About a decade ago, a powerful earthquake triggered a 15-meter tsunami that disabled the power supply and cooling of three reactors at the Fukushima Daiichi nuclear power plant.
The accident led to nuclear cores of three reactors to meltdown, causing widespread radiation release, along with the evacuation of thousands of people within a 30-kilometer radius.
Tokyo Electric Power Company Holdings Inc. (TEPCO) is the operator of the nuclear power plant, released a statement last week detailing how it would take 44 years to decommission Fukushima No. 2 nuclear plant, reported The Japan Times.
Fukushima No. 2 plant is South of No.1 and North of No.3, which suffered a catastrophic triple meltdown in the March 2011 incident.
TEPCO outlines how the decommissioning process will be conducted in four phases: taking ten years for phase one, 12 years for phase two, and 11 years for both phase three and four.
"TEPCO will survey radioactive contamination at the nuclear plant in the first stage, clear equipment around nuclear reactors in the second, remove the reactors in the third and demolish the reactor buildings in the fourth," the Times said.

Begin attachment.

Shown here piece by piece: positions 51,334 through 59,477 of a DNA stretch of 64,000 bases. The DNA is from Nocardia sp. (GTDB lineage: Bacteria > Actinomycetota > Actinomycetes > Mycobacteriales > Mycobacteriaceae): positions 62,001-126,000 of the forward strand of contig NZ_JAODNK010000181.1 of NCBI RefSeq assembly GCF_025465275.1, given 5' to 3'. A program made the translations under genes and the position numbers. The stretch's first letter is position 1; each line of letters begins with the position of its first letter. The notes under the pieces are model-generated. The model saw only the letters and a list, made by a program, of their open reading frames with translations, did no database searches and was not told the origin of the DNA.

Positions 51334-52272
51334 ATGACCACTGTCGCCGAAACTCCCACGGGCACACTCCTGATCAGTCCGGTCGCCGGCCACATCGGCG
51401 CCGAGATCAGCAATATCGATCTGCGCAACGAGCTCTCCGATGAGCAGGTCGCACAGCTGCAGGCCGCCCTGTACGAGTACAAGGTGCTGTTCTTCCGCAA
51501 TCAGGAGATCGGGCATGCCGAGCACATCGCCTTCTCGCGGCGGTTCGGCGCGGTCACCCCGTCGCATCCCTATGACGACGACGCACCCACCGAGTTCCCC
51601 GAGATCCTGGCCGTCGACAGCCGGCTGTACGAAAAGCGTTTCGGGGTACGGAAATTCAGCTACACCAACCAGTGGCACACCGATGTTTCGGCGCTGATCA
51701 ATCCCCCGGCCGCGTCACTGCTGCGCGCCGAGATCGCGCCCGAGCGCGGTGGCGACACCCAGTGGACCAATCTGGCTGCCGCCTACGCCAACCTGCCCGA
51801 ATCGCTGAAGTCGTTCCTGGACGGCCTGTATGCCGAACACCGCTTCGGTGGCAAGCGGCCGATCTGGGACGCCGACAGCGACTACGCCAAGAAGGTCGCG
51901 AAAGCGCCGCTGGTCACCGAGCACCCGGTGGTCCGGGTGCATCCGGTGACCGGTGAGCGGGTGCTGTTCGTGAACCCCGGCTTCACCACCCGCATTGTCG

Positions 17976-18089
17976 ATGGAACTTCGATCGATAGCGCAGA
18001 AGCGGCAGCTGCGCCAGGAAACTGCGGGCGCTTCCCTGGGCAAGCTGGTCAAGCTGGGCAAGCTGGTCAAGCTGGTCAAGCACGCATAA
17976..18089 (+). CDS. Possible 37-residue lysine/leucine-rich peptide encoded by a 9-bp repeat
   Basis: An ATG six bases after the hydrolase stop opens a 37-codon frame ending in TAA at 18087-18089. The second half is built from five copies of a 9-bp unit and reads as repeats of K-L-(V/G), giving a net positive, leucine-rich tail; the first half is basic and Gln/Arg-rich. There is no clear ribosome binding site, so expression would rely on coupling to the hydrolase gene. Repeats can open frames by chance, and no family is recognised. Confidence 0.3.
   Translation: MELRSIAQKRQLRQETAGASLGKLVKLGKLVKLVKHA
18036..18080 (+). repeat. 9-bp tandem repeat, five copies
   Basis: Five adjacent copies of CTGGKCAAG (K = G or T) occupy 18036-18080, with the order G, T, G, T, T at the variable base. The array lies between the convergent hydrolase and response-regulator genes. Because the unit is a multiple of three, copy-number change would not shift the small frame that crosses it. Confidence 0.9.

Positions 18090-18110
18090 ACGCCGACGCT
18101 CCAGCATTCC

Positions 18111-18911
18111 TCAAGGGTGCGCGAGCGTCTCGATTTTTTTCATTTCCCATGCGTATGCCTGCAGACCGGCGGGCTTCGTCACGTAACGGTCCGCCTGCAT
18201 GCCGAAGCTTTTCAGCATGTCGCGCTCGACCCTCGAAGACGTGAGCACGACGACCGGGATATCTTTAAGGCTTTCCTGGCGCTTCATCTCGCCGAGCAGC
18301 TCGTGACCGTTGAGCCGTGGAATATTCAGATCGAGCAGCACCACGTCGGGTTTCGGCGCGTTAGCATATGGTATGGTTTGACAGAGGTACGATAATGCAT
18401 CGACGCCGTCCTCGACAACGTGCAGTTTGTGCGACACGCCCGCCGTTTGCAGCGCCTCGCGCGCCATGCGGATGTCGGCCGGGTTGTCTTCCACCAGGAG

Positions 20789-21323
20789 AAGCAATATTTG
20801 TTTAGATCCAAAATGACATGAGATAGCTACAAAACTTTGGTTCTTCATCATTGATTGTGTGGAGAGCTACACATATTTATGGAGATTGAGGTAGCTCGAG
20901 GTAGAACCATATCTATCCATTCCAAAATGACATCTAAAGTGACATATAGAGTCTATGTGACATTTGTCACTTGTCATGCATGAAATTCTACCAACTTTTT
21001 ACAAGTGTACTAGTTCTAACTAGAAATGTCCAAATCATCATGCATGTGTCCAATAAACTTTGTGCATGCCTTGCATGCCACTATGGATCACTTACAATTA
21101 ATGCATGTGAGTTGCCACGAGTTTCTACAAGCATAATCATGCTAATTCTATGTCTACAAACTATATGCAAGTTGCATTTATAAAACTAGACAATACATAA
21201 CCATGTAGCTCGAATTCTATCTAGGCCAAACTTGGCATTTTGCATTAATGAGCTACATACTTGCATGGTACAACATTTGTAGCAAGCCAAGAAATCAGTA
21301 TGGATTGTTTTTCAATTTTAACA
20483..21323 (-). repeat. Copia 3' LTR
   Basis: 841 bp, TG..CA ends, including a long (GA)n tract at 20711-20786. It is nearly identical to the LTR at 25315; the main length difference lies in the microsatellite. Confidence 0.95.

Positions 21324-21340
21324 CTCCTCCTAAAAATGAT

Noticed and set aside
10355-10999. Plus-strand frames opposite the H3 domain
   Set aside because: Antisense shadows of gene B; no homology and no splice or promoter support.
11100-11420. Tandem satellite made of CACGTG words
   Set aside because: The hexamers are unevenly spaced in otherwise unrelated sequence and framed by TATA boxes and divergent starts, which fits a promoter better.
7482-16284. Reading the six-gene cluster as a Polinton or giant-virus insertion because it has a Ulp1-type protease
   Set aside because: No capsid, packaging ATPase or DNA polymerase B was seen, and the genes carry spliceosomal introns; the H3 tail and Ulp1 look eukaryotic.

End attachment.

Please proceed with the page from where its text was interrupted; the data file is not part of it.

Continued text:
By the end of phase four, so approximately 2064, a total of 9,532 spent nuclear fuel units from the plant will have been delivered to a local fuel reprocessing plant.
Japan's Economy and Industry Ministry proposed last month that TEPCO could gradually release massive amounts of treated but still radioactive water being stored at the power plant.
In a December 2019 proposal, the ministry suggested a "controlled release" of the contaminated water into the Pacific. Another option via the ministry was allowing the radioactive water to evaporate, or a combination of the two methods.
The government is stepping up the pressure on TEPCO to do something as Fukushima's 'radioactive water crisis' worsens. The problem is that TEPCO is running out of room to store the contaminated water.
But the ministry insisted that the controlled release of the contaminated water into the sea would be the best option because it would "stably dilute and disperse" the water from the plant, while also allowing the government and TEPCO to more easily monitor the operation.
And as we have reported, the Japanese fishing industry isn't the only party that objects to the government's plan. South Korea has also complained to the International Atomic Energy Agency (IAEA).
The Fukushima nuclear disaster is nowhere close to being resolved. Reactors released iodine-131, cesium-134, and cesium-137. Cesium-137 has a half-life of 30 years.